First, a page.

Rudnik, a retired special education teacher, volunteers at the Brownsville bus station two or three days a week – part of what’s known informally as the Brownsville Team.
As she works, Rudnik carries with her “the stories of the incredible people we have met, the things they have gone through to get here.” Many are young men, 18 to 20 years old, “just beginning their lives. … We’ve heard such stories you can’t believe” – stories of torture, kidnapping, family violence, murder and rape.
One 17-year-old boy was there when his mother’s boyfriend killed her with a machete and then threatened to kill him too, said Michael Benavides, another volunteer. The boy ran away, took other children from the family to stay with nuns at an orphanage, then headed north, alone.
Rudnik met a young man from Gambia who said he’d been in immigration detention for two years. “He had no money and no family,” she said. “He told me he had pictures on his phone of dead people in the jungle. He said he wanted to document it.”
The Brownsville Team gives each asylum-seeker a backpack with food, a Spanish-language Bible and a bag of toiletries (toothpaste, shaving lotion, tissues and more). They also provide shoelaces and belts (immigration officials take those away) and socks, underwear and clean clothes.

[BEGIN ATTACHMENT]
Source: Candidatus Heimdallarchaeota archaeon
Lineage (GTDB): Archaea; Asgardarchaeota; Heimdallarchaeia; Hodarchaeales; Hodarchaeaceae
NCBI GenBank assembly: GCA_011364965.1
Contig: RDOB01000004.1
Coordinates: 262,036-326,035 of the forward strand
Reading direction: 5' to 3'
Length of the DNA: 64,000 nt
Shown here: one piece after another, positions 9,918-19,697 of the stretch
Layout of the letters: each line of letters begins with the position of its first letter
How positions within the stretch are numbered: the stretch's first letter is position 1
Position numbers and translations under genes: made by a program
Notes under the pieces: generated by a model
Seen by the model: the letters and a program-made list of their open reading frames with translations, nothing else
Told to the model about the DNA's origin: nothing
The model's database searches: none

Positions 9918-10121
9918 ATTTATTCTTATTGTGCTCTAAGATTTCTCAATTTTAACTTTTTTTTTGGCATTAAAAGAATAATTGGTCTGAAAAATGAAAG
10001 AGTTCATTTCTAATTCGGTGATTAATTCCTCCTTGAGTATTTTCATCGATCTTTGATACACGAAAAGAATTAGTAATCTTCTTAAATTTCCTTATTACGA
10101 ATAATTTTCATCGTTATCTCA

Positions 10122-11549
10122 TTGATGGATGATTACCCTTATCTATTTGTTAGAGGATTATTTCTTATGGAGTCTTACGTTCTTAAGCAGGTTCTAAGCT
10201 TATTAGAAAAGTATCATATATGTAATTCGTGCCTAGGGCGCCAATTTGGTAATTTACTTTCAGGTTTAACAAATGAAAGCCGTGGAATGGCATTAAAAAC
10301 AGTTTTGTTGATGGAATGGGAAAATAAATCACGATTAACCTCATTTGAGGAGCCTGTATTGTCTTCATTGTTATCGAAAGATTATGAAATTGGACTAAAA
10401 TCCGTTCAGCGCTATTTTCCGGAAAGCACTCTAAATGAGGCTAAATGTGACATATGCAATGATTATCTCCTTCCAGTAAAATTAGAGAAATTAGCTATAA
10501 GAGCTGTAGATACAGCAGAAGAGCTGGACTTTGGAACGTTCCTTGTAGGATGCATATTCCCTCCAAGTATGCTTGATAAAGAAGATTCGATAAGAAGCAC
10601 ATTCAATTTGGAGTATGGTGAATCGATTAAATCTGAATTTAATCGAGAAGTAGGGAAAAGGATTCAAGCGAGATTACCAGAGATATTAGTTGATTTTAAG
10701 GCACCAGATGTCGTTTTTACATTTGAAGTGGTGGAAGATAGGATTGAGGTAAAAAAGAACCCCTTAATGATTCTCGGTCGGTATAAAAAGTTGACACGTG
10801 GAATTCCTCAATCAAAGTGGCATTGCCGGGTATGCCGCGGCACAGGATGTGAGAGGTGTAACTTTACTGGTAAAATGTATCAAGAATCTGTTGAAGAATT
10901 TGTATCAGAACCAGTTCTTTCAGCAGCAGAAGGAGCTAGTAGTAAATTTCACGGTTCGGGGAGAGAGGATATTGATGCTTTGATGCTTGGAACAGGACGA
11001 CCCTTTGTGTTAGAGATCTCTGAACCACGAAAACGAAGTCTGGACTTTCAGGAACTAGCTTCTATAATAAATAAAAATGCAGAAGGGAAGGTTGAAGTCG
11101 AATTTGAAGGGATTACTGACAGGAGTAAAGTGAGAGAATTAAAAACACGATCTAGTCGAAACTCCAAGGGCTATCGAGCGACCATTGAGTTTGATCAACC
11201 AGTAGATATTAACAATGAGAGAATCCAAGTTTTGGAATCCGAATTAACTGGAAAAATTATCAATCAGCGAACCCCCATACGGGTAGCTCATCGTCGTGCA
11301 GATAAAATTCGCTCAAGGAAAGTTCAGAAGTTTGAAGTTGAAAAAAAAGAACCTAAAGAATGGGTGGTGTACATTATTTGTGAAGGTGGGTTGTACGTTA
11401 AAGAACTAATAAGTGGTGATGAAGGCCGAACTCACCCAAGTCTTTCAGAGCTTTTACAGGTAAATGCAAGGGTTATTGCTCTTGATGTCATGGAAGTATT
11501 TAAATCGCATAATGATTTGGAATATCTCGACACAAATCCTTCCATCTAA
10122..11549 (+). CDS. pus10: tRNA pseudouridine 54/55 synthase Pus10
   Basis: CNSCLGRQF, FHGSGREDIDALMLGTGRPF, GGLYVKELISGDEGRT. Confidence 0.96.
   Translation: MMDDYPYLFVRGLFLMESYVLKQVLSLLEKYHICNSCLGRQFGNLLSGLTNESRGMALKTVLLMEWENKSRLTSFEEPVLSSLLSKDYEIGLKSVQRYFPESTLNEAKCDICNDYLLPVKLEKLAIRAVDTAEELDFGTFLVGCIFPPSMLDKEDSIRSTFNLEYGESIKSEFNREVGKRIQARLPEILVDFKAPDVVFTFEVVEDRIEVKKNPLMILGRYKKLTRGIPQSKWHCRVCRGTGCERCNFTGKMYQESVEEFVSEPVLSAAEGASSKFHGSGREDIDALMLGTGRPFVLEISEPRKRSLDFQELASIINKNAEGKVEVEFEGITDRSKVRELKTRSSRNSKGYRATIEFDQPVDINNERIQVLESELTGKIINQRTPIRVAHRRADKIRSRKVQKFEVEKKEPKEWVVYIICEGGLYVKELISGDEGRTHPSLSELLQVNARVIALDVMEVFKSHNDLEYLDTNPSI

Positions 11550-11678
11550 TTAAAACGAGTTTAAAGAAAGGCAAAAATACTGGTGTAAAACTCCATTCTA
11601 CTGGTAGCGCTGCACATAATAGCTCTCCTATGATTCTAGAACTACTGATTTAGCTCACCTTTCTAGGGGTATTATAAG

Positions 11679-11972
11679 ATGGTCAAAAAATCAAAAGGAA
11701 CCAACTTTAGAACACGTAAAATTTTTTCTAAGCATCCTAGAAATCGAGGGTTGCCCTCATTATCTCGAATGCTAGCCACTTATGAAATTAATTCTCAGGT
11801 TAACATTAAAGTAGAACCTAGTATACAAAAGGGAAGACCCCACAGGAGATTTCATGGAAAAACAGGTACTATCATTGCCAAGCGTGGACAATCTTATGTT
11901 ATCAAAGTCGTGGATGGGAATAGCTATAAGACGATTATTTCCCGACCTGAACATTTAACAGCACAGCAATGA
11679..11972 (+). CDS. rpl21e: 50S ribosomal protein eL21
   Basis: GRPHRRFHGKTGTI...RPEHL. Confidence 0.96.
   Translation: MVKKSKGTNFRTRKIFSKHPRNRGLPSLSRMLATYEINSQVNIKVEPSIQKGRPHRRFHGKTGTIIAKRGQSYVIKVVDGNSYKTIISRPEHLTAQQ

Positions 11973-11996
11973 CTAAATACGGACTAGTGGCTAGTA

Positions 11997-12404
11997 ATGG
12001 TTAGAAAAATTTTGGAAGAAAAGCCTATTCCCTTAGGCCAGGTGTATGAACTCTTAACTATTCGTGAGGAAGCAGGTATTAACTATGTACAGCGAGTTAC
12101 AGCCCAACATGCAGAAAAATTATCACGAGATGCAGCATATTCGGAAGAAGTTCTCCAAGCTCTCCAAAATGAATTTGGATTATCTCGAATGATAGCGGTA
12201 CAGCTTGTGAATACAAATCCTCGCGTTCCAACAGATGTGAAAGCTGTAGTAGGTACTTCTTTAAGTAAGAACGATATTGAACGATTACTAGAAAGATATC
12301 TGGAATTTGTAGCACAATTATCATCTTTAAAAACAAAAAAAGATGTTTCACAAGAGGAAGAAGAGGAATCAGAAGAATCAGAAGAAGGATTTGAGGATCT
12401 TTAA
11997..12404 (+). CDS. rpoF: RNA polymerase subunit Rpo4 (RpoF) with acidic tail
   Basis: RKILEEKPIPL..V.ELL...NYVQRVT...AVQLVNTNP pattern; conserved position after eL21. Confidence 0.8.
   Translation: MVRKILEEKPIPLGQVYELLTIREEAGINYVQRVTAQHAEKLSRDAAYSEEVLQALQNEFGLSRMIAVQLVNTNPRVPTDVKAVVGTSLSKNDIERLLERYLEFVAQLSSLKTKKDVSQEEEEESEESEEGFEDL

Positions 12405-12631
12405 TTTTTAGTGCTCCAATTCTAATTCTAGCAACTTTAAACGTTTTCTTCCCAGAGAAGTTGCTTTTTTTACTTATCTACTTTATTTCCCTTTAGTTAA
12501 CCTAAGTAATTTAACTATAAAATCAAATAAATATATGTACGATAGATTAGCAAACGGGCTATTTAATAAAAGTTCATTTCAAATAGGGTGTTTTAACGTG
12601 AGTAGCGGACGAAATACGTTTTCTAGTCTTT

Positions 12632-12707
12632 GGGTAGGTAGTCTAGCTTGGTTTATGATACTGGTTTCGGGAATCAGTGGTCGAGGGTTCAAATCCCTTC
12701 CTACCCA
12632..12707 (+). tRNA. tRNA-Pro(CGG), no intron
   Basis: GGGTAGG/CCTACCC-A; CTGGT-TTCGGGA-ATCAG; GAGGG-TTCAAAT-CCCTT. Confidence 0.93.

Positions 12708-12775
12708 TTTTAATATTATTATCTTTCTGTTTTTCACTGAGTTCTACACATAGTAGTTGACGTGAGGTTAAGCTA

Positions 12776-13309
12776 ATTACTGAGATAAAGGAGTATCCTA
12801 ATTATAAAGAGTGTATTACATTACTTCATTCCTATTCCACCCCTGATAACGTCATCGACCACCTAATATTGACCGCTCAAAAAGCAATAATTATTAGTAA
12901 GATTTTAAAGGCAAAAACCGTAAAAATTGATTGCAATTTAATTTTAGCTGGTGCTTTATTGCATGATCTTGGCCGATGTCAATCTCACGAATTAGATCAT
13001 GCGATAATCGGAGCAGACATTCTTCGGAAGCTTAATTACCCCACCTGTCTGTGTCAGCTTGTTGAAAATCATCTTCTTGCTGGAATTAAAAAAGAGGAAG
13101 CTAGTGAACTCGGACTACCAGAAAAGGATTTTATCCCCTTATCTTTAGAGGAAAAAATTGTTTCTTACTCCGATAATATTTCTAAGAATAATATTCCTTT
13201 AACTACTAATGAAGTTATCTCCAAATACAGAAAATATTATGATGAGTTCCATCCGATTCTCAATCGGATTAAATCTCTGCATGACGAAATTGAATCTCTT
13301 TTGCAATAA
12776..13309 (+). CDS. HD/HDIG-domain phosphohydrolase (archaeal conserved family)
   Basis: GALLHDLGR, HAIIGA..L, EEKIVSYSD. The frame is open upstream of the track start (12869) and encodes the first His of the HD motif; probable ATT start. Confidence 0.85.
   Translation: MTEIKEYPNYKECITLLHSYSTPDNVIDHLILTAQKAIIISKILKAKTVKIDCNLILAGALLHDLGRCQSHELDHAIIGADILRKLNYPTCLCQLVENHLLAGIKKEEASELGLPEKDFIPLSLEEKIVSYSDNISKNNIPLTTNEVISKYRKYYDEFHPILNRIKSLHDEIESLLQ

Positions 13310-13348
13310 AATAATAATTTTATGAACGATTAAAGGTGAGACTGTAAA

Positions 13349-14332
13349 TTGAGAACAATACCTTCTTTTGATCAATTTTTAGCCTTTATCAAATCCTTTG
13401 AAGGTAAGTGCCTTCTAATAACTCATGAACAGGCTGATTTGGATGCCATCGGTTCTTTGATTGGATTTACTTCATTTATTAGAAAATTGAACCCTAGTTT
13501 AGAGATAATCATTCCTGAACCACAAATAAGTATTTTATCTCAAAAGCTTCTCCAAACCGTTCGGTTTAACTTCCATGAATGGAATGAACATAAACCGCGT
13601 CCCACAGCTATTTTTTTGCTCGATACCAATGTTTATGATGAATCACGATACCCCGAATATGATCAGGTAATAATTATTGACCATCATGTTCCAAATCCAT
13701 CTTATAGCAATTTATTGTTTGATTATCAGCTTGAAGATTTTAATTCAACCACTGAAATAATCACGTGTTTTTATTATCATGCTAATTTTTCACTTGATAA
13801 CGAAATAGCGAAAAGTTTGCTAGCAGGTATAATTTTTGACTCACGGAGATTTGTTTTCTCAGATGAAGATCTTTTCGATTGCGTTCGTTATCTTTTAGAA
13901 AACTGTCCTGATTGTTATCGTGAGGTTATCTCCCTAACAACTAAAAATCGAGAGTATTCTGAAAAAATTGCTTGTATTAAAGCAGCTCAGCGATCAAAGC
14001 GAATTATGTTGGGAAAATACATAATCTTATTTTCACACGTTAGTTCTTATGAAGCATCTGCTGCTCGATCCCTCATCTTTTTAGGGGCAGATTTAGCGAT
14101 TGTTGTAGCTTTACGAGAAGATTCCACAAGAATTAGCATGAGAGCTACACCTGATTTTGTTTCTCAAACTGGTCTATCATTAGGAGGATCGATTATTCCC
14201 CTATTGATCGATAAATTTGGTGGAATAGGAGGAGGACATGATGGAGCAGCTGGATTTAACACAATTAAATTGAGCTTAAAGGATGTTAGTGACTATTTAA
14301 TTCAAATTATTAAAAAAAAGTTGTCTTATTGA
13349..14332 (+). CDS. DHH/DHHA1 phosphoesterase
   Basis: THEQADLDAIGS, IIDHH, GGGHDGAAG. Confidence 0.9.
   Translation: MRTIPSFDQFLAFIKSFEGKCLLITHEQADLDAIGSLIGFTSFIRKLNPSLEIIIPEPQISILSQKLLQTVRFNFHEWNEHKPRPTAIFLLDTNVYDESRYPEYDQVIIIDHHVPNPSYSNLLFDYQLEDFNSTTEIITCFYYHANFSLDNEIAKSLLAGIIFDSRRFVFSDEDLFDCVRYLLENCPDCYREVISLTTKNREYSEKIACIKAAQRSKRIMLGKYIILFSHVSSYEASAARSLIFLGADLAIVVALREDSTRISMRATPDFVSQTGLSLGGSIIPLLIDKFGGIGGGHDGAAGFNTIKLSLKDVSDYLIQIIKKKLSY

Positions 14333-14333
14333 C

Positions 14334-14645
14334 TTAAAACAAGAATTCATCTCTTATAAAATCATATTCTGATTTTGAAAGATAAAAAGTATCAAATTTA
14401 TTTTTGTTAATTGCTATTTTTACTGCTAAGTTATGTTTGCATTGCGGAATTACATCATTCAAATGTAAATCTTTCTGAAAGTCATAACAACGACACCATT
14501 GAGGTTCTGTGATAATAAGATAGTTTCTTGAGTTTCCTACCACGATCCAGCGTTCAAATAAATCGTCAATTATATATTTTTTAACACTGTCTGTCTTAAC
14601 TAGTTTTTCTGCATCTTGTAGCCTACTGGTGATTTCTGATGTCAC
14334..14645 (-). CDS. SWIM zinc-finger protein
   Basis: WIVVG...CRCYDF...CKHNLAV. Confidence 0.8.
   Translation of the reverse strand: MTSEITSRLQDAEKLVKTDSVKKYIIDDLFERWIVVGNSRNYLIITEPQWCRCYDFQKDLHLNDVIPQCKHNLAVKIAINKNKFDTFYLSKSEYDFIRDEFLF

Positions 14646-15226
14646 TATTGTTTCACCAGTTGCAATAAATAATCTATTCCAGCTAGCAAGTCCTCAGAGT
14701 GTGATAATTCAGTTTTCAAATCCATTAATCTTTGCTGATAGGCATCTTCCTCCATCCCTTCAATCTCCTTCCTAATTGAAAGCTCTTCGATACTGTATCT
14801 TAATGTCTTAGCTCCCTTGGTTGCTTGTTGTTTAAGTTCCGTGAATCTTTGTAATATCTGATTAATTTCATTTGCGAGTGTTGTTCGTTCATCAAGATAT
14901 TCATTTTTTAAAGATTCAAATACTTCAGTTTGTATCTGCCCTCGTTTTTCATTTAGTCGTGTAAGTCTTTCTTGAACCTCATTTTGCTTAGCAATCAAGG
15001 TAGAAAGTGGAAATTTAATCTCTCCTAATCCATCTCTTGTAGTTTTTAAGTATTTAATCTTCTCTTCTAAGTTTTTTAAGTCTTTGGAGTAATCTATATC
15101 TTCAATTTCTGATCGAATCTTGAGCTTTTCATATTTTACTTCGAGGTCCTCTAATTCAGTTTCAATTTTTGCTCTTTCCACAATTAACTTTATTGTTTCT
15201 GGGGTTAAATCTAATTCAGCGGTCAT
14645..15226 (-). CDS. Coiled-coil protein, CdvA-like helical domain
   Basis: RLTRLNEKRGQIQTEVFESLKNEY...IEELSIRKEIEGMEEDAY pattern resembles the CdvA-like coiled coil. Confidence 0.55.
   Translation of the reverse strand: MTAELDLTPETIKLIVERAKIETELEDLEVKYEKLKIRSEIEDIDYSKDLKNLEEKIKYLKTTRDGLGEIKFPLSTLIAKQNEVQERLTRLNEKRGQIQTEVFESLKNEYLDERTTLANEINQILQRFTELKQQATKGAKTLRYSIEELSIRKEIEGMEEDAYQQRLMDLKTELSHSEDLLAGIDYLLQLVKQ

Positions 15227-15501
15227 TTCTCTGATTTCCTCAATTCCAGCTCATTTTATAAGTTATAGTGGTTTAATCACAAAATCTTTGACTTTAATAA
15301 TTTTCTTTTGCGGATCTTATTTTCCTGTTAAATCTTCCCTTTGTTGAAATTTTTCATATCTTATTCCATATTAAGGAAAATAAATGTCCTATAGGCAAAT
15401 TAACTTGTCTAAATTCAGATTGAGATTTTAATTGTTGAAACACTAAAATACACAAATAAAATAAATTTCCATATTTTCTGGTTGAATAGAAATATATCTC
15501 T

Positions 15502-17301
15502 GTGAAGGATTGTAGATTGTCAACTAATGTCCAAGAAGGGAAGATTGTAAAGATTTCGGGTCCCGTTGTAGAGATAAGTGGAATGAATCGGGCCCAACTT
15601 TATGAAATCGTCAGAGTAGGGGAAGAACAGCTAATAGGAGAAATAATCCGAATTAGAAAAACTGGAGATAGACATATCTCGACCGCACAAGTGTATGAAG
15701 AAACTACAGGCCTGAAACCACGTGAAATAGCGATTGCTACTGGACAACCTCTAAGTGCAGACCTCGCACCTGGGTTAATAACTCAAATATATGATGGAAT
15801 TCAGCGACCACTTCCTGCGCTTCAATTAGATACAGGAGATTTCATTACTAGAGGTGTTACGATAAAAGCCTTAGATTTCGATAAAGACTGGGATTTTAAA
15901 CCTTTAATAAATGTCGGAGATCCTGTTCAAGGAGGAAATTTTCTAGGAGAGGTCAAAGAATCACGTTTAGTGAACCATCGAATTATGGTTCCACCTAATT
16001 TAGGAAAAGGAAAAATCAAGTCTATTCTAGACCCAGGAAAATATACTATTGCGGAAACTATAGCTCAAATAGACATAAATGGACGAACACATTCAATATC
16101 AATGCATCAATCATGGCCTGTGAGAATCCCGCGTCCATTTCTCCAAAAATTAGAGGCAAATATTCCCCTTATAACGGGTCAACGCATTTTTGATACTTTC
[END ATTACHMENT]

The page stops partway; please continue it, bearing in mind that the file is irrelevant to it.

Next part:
The garage at the home Cordova shares with his partner, Michael Benavides, is stacked with supplies donated through a Go Fund Me account and an Amazon Wish List, used to stuff the backpacks sent to the bus station every day.
“Everyone leaves with a clean shirt,” Cordova said. The volunteers provide sandwiches and snacks – peanut butter crackers, pretzels, water, “anything to fill their stomachs” – along with donated blankets and a plastic folder to protect their legal documents.
The Brownsville volunteers have met asylum-seekers from all over: Cuba, Honduras, Guatemala, Nicaragua, Kosovo, Bangladesh, Brazil. “Sometimes they come from China, speak Mandarin,” Cordova said. “We have to use Google Translator” to communicate.
Virginia White, a volunteer from Good Neighbor Settlement House, sometimes drives asylum-seekers to the airport, if they’re flying to their destination rather than taking the bus. Many are terrified. “As they walk toward the plane, they turn around and they wave at you,” White said. A man tried to give her all the Nigerian coins he had. “He said, ‘I don’t want you to ever forget me.’ ”
Marianela Watson, a retired educator, hands each traveler a map showing the route he or she will take, with the bus transfers all listed.
“They’re like my brothers, they’re like my sisters,” she said. “The Bible says, ‘When you saw me in need, you helped me.’ ”
One woman, a grandmother, was traveling to Dallas to meet her daughter. She was supposed to have her daughter’s two children – 12 and 14 years old – with her, but they had been separated at the border. “How can I get them back?” she asked Watson. “How can I go to Dallas and tell my daughter I don’t know where her kids are?”
Watson didn’t have an answer. She sat with the woman, and listened.